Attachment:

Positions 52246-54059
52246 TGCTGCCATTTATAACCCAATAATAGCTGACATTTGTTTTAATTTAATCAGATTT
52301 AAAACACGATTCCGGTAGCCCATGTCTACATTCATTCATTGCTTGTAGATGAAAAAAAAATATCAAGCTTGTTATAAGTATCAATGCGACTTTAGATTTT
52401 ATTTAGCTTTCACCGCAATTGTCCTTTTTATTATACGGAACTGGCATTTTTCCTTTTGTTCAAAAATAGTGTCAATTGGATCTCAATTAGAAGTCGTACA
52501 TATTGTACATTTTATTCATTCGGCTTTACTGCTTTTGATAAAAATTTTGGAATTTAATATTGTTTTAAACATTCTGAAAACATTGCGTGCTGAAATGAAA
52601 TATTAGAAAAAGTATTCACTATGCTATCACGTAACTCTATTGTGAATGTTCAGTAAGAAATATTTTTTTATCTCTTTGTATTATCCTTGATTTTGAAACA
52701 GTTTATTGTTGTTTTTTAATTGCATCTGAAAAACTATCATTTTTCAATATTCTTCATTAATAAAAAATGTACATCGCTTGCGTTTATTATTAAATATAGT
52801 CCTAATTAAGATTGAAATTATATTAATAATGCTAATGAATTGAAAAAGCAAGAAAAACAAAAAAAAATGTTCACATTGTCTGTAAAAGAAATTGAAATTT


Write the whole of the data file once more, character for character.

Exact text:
Positions 52246-54059
52246 TGCTGCCATTTATAACCCAATAATAGCTGACATTTGTTTTAATTTAATCAGATTT
52301 AAAACACGATTCCGGTAGCCCATGTCTACATTCATTCATTGCTTGTAGATGAAAAAAAAATATCAAGCTTGTTATAAGTATCAATGCGACTTTAGATTTT
52401 ATTTAGCTTTCACCGCAATTGTCCTTTTTATTATACGGAACTGGCATTTTTCCTTTTGTTCAAAAATAGTGTCAATTGGATCTCAATTAGAAGTCGTACA
52501 TATTGTACATTTTATTCATTCGGCTTTACTGCTTTTGATAAAAATTTTGGAATTTAATATTGTTTTAAACATTCTGAAAACATTGCGTGCTGAAATGAAA
52601 TATTAGAAAAAGTATTCACTATGCTATCACGTAACTCTATTGTGAATGTTCAGTAAGAAATATTTTTTTATCTCTTTGTATTATCCTTGATTTTGAAACA
52701 GTTTATTGTTGTTTTTTAATTGCATCTGAAAAACTATCATTTTTCAATATTCTTCATTAATAAAAAATGTACATCGCTTGCGTTTATTATTAAATATAGT
52801 CCTAATTAAGATTGAAATTATATTAATAATGCTAATGAATTGAAAAAGCAAGAAAAACAAAAAAAAATGTTCACATTGTCTGTAAAAGAAATTGAAATTT